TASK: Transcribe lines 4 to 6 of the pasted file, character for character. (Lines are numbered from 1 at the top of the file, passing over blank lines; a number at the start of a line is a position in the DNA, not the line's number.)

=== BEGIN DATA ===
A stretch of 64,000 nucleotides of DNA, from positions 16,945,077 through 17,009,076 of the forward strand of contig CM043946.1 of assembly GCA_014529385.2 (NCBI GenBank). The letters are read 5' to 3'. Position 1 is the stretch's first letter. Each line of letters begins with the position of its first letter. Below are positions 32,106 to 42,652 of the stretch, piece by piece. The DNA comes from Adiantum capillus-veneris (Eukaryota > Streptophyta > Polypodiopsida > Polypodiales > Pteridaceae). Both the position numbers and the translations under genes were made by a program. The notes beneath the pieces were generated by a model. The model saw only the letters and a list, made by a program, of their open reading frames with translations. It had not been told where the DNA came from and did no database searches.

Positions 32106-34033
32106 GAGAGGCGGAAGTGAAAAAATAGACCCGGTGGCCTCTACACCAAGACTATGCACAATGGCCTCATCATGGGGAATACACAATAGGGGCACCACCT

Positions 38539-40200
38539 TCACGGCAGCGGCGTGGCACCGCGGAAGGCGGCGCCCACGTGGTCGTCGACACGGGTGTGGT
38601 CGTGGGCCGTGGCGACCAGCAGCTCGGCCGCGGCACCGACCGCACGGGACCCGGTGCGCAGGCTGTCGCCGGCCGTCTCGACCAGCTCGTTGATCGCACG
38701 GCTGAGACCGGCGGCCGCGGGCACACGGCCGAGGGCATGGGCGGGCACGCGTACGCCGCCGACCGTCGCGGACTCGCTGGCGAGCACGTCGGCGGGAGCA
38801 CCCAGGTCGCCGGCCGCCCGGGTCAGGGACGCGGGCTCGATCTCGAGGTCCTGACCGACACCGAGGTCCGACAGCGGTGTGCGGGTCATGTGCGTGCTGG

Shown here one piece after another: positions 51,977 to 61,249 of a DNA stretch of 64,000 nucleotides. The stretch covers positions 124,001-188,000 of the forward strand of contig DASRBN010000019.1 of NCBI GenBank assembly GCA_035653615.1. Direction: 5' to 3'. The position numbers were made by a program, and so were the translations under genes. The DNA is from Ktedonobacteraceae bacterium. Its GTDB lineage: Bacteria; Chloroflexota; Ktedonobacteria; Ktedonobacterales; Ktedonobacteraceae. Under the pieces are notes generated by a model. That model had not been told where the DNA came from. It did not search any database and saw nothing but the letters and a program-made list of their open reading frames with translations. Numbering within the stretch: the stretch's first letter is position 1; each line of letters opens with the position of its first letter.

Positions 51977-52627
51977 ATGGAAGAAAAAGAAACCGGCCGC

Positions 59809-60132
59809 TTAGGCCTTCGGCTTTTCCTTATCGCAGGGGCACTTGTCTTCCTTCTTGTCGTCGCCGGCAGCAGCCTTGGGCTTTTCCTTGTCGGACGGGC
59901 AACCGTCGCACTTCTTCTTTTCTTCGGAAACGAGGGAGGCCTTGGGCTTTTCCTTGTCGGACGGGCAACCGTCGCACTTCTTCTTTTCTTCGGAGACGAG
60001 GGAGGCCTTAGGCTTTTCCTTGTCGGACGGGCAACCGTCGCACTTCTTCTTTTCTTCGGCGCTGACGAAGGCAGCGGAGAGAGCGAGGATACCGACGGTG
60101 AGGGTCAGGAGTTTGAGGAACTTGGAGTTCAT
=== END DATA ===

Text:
Positions 38539-40200
38539 TCACGGCAGCGGCGTGGCACCGCGGAAGGCGGCGCCCACGTGGTCGTCGACACGGGTGTGGT
38601 CGTGGGCCGTGGCGACCAGCAGCTCGGCCGCGGCACCGACCGCACGGGACCCGGTGCGCAGGCTGTCGCCGGCCGTCTCGACCAGCTCGTTGATCGCACG